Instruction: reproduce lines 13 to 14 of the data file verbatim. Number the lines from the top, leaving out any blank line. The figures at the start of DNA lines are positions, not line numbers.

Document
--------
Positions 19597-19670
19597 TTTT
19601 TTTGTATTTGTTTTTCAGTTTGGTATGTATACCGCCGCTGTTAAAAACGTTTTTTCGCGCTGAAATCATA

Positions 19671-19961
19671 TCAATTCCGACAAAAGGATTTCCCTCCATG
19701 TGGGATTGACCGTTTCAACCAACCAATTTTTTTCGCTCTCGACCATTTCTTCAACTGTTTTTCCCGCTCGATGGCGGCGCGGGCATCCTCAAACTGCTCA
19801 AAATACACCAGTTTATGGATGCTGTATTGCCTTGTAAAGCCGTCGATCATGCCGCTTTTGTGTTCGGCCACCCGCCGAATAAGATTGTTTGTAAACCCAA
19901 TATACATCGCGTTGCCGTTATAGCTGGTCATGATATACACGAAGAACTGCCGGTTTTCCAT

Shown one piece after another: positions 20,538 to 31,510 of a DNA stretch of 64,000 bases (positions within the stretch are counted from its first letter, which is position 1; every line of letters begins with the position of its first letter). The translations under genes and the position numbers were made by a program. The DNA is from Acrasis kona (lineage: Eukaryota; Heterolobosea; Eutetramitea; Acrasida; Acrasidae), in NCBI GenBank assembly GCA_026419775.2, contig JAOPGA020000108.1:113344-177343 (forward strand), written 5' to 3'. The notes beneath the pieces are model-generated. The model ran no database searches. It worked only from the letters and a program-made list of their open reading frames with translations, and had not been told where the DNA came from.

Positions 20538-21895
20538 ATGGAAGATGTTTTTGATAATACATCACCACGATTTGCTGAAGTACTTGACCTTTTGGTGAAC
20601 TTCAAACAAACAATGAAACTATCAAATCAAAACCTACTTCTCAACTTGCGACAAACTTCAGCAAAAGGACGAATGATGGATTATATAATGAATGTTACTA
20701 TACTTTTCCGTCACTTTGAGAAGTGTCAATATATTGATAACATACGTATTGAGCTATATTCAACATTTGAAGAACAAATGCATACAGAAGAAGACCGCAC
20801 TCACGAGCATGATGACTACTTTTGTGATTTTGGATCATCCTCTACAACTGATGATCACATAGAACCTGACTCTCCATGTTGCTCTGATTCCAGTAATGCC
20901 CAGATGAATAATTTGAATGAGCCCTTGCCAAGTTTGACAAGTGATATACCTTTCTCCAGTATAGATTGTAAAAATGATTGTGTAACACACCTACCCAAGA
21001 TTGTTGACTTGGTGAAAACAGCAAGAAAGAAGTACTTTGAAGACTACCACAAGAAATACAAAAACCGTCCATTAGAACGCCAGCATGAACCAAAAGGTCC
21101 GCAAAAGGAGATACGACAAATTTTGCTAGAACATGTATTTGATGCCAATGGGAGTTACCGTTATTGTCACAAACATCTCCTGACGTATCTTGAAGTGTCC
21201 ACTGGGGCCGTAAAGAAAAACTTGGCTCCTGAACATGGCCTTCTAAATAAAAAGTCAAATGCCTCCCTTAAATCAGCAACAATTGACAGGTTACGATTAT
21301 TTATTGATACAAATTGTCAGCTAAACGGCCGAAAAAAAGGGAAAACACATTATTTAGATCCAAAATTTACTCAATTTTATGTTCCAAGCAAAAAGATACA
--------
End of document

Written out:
20701 TACTTTTCCGTCACTTTGAGAAGTGTCAATATATTGATAACATACGTATTGAGCTATATTCAACATTTGAAGAACAAATGCATACAGAAGAAGACCGCAC
20801 TCACGAGCATGATGACTACTTTTGTGATTTTGGATCATCCTCTACAACTGATGATCACATAGAACCTGACTCTCCATGTTGCTCTGATTCCAGTAATGCC